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May 4, 2011
Posted in news

Sony removes the website with username and password for the C3-A35 manuals

It is not a suprise that Hackers got access to the credit card data of Playstation useres. Our readers found the official Sony article that did contain the username and password to access the C3 and A35 manual directory! I guess Sony has a lot of work to do to safe their websites. And I hope they will manage to do that as soon as possible. Anyway I am writing that article because (finally!) Sony removed that page:

The only thing we don’t knwo now about those cameras are WHEN they are going to announce them. Let’s hope it will be soon!


May 2, 2011
Posted in news

Sony World Photography Awards 2011 Winners

Let’s take a break from our pure technical news/rumor coverage. I want to congratulate all Sony World Photography Awards 2011 Winners!
You can see all the pictures of the winners at (Click here). And you can also see the photos of the Open Competition category winners (Click here).

I will try to be one of the winner at the next 2012 contest with my NEX-7 or A77 :)

May 1, 2011
Posted in news

USA-today: Sony could benefit from shortages of Canon, Nikon SLRs.

Mike Worswick (president of the Photographic Research Organization) said at USA TODAY that with the shortages in cameras, due to the crisis, “The opportunity for Sony, Olympus and even Samsung to grow a little market share in the next few months is clearly out there“. At a time when many Canon SLRs are hard to find, due to production issues, the Sony models are not only in amply supply, but discounted to sell with special promotions.

Thom Hogan commented that statement on his website: “USAToday speculates that the shortage of Canon and Nikon cameras caused by the Japanese earthquake and tsunami will benefit Sony’s DSLR market share. Maybe, but not for any of the reasons USAToday suggests. First, Canon has already announced that it doesn’t expect any drop in DSLR sales, so USAToday would essentially be saying the Sony share increases would come at the expense of Nikon. That’s probably true, but it isn’t really the earthquake and tsunami that is the root cause here.“..:”Sony’s inventory problems had been somewhat the opposite of Nikon’s: most items have been in plentiful stock, partly because they’re not as efficient as Nikon in getting a customer in a store asking for something. So, yes, USAToday’s basic premise is correct: if sales shift away from Nikon, Sony should gain.”

My two cent on that: I learned via my sources that Sony has quite a problem with the CMOS sensor production. I have my doubts that what Mike Worswick is telling us is true.

P.S.: The deals we are talking about are only running in US (didn’t find any deals in european countries:
-$50 on the A580 at Amazon, Adorama, B&H and J&R.
-$50 on the A55 at Amazon, Adorama, B&H, J&R, eBay.
-$50 on the A33 at Amazon, Adorama, B&H, J&R, eBay.
-$50 on the NEX-5 at Amazon, Adorama, B&H, J&R, eBay.
-$50 on the NEX-3 at Amazon, Adorama, B&H, J&R, eBay.


April 27, 2011
Posted in news

DSLR with video has no future. The future are videocameras with larger sensors (says Thom Hogan)

Let’s start with a short editor’s note: On April 21 we reported about a new Sony CMOS sensor with amazing 120 fps at a full 12 Bit resolution (source I still noticed that many readers didn’t understand that this is a sensor for videocameras (and not for Alpha cameras). Thom Hogan explains why this is so: “It’s 24.3×12.8mm in size, which makes it slightly wider than APS-C but substantially shorter. The 2160 vertical pixels are exactly double what’s needed for 1080P (the horizontal component is almost exactly 4x). It looks like a straight-out video sensor to me. That’s confirmed by the other details: 60 fps 14-bit output, 120 fps max speed, and the first target: NHK’s Super Hi-Vision format.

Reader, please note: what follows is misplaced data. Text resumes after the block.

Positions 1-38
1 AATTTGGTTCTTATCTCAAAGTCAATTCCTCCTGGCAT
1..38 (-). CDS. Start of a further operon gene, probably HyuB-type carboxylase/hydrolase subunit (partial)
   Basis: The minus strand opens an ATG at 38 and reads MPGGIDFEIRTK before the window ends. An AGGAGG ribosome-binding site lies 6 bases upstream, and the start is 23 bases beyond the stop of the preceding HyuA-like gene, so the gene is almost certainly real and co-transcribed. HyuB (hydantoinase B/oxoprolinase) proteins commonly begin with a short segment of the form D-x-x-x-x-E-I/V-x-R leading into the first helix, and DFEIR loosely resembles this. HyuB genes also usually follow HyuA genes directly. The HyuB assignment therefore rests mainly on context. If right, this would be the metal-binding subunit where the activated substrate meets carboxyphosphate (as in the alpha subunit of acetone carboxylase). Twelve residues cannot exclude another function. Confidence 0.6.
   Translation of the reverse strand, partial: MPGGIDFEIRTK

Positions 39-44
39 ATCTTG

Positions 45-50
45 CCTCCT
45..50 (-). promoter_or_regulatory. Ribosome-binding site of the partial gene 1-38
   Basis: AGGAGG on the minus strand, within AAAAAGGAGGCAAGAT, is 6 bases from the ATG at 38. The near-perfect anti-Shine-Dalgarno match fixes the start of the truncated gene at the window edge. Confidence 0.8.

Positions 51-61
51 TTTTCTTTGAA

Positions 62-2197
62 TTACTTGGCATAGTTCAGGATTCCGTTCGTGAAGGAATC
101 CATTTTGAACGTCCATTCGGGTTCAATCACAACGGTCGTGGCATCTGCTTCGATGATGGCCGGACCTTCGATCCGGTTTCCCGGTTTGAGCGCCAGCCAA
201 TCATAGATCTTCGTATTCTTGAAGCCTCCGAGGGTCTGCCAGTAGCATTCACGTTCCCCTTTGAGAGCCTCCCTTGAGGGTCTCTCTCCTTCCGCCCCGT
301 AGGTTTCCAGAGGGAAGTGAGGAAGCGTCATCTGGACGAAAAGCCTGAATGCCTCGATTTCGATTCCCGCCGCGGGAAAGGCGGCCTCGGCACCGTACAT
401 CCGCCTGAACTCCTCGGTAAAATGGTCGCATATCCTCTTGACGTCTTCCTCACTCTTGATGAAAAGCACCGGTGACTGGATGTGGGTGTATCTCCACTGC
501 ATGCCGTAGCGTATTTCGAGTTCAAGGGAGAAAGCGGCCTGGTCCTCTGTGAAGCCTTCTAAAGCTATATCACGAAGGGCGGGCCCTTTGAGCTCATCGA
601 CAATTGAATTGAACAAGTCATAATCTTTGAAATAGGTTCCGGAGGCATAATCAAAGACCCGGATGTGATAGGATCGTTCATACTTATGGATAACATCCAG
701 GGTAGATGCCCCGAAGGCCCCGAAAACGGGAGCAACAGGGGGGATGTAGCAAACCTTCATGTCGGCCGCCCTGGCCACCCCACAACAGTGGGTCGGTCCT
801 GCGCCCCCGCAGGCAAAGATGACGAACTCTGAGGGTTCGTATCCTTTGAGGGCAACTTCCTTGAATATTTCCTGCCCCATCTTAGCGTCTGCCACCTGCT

But the real interesting part of Thom Hogans article is the following one:
To what end? Well, DSLR-enabled video is pretty compromised and about to be eclipsed by prosumer and pro video equipment, much as I predicted some time ago. Both Sony and Panasonic now have large sensor video products, with more coming. Those products blow away the capabilities within DSLRs for one simple reason: the sensor is optimized for video use. In order to get 1920×1080 (1080P) or 1280×720 (720P) out of our DSLR sensors, the cameras do two things: they line skip and they sub-sample within a line. The results are rolling shutters, artifacts, and less than optimal color information. Those dedicated large-sensor video cameras fix all those things. The output from the new Sony NEX-FS100E is noticeably better than any video-enabled DSLR I’ve seen to date. If I’m serious about video production, why would I compromise by using a DSLR? Plus the FS100E is configured to be a video camera from the get-go.

What do you think?

Reminder: The Sony NEX-FS100U will be in Stock in July (Source: B&H).

April 26, 2011
Posted in news

Full aperture and focus control of EOS lenses on your NEX with Birger adapters.

I am now posting all those news I could not post because of the NEX-C3, Sony A35 and Flash leaks. One of the coolest new products shown at the NABshow in Las Vegas is the EOS to NEX Birger adapter. It is the first adapter that provides full control of focus and aperture on all tested EOS lenses! But that adapter will be really expensive (should cost around $800). More (few) info on

If you need a cheap solution you can look at the new Kipon ESO to NEX adapter with manual aperture control on eBay (but there are no items in stock now). Looks a bit weird but it seems to work (you get what you pay for).

P.S.: See the list of all current EOS to NEX manual adpaters on eBay (Click here).

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